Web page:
Things change, though. Perhaps the Raptors won't march into 2019 as the toast of the East. Maybe Leonard ever so conveniently gets that Los Angeles itch again closer to the trade deadline. Or perhaps he realizes Toronto isn't for him and informs the team of his intention to leave in free agency (player option).
Whatever the case, the Raptors have a decision on their hands if Leonard looks like a goner.
Carrying on as planned is fine. They can hope for late-season magic and shoot their shot over the summer. If Leonard leaves, they'll get cap relief and a clearer path to starting over. But abandoning ship early has its advantages as well.
Thirsty admirers will give up something for Leonard. It doesn't matter if he's a months-long placeholder. He's a top-five player at full strength. He tips the scales of a championship pursuit, even if only in the interim. And confident front offices will find value in controlling his Bird rights heading into free agency.
The Raptors need to know Leonard is checked out or failing to buy in for them to alter course. Even then, cutting this experiment short might not be in the cards. But Ujiri is nothing if not resourceful. Anything resembling a definitive sign of Leonard's exit should be enough for him to mull the offers that will be out there.
Damian Lillard, Portland Trail Blazers
Damian Lillard is the closest we come to a cliche candidate. General manager Neil Olshey has thus far resisted calls to blow up the Portland Trail Blazers, but starting anew was at least on the table over the summer. As ESPN.com's Zach Lowe wrote:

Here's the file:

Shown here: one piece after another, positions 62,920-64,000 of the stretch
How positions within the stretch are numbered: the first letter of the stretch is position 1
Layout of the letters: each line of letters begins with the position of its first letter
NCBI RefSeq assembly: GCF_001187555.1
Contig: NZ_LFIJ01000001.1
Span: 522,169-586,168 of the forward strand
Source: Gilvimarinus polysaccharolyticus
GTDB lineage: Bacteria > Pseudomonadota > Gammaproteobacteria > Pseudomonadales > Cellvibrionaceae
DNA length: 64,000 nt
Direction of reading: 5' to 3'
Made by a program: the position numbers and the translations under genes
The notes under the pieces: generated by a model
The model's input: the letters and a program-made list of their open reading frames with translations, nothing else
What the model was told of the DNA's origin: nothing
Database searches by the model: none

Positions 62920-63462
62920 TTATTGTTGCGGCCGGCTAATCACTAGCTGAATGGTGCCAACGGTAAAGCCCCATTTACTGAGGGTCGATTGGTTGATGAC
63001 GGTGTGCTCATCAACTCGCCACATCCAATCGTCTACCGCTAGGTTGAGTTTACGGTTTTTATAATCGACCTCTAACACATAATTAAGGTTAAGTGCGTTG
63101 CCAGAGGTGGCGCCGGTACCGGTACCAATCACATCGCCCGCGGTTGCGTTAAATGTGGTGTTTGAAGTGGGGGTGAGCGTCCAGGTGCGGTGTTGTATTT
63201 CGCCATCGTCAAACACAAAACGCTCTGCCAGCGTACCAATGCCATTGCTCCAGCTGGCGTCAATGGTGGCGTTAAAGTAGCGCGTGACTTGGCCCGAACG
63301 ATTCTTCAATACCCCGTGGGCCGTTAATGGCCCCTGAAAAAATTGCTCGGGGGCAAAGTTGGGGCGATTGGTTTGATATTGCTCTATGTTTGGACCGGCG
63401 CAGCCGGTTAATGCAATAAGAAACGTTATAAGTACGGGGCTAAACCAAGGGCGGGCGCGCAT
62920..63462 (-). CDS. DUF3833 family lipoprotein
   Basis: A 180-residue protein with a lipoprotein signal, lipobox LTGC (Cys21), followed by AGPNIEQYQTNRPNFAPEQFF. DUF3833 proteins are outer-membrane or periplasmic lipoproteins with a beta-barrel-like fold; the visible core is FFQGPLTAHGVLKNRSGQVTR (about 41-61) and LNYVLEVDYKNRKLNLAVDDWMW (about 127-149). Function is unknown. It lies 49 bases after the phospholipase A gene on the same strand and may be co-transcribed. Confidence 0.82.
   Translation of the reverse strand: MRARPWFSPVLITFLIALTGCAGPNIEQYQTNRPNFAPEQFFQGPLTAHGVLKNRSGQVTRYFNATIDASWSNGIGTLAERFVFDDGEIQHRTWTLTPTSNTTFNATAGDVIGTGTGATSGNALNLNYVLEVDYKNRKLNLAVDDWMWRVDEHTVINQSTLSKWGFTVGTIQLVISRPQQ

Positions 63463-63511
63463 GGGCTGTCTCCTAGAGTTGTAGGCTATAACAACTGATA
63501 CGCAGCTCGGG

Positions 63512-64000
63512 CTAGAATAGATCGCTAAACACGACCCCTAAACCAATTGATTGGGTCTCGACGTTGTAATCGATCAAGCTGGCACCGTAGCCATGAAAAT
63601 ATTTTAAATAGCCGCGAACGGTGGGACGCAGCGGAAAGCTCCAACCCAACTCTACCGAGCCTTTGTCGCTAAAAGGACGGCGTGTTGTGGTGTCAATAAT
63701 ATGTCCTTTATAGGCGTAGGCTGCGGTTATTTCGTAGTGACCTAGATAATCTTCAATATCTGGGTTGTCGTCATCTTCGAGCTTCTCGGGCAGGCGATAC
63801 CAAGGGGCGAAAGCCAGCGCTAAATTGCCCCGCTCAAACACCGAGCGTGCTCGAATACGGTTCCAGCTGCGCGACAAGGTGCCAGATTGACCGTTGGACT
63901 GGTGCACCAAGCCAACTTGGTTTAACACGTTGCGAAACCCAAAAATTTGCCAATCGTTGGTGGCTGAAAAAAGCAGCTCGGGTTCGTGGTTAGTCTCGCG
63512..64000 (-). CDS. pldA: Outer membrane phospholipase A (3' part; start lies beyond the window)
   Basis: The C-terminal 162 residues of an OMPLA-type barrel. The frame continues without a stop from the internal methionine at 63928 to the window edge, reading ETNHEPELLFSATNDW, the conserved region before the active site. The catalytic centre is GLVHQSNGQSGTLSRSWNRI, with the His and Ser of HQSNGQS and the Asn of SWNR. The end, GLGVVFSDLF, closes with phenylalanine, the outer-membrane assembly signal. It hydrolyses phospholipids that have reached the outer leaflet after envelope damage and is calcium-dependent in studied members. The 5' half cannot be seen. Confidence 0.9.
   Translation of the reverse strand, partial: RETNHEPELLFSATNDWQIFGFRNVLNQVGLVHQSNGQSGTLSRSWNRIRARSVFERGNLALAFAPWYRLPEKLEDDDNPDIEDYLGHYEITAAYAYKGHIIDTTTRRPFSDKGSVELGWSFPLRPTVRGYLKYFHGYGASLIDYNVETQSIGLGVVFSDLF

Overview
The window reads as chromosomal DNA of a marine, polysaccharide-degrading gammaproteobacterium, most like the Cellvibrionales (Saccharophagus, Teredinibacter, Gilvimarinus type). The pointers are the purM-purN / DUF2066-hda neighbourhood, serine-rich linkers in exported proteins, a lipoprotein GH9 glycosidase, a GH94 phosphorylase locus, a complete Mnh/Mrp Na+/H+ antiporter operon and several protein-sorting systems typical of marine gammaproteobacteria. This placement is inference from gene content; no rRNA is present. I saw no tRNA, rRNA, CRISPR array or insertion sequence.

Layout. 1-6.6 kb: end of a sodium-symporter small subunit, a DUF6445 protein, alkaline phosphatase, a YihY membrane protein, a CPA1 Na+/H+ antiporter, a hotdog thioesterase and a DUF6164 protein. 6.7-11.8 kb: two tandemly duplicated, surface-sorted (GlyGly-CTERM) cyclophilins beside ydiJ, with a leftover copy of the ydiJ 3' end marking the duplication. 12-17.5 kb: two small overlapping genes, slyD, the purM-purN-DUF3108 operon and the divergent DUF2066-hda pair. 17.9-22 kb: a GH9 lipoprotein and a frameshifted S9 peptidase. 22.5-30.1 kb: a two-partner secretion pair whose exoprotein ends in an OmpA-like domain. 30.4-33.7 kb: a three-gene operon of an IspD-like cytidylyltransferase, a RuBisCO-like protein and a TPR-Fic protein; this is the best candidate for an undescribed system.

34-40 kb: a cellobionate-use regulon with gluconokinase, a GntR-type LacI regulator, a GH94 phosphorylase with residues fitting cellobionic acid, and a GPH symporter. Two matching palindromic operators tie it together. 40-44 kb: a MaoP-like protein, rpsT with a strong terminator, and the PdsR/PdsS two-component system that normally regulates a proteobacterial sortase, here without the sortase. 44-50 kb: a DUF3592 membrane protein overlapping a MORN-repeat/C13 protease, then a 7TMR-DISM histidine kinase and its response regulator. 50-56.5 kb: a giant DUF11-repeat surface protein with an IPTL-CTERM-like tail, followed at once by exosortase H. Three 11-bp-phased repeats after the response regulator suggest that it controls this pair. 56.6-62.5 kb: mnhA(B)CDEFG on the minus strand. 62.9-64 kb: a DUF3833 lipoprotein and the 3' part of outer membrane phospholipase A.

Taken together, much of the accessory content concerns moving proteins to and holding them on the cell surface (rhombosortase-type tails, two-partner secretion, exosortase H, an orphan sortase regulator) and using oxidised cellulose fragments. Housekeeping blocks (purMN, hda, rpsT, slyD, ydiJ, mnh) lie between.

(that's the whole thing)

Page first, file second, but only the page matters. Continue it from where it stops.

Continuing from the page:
"Please stop trumpeting Portland earning the No. 3 seed last season as proof they are immune to a lottery appearance. They finished two games ahead of the No. 8 seed before the Pelicans humiliated them. That sweep teetered the Blazers on the edge of organizational upheaval. It always makes me nervous when a team nears that precipice and turns back, confident it can stay the course. Once certain tensions come out in the open, it can be hard to forget they are there."
All the will-they-won't-they speculation isn't going away. The Blazers are not postseason formalities. Dip far enough outside the playoff picture over the next couple of months, and the temptation to shake things up becomes impossible to ignore.
McCollum is Portland's most regularly referenced trade bait, and his relocation could be part of any wholesale pivot. But his departure doesn't initiate a meaningful redesign. No team is forking over the moon to pay the balance of his contract (three years, $82.8 million). McCollum is someone the Blazers flip if they think a slightly different look elevates their position in the West.
Damian Lillard's market value is a different story altogether. Teams rarely have the chance to trade for top-10ish players with three years left on their deal. Lillard is signed through 2020-21, so his next team would get more face time with him than the Celtics are receiving with Irving.
Granted, this same logic applies to the Blazers. They don't have to worry about Lillard leaving before 2021. They have time to try figuring things out if anything goes wrong. But they aren't the Bucks. They aren't even the Pelicans, who can sell Davis on a path to cap space in 2019.
The Blazers do not have a clear path to the top of the conference. If they tire of their place in the middle—a big-friggin' if so long as Olshey runs the show—Lillard is the kind of asset who can net cap relief, picks and prospects all at once.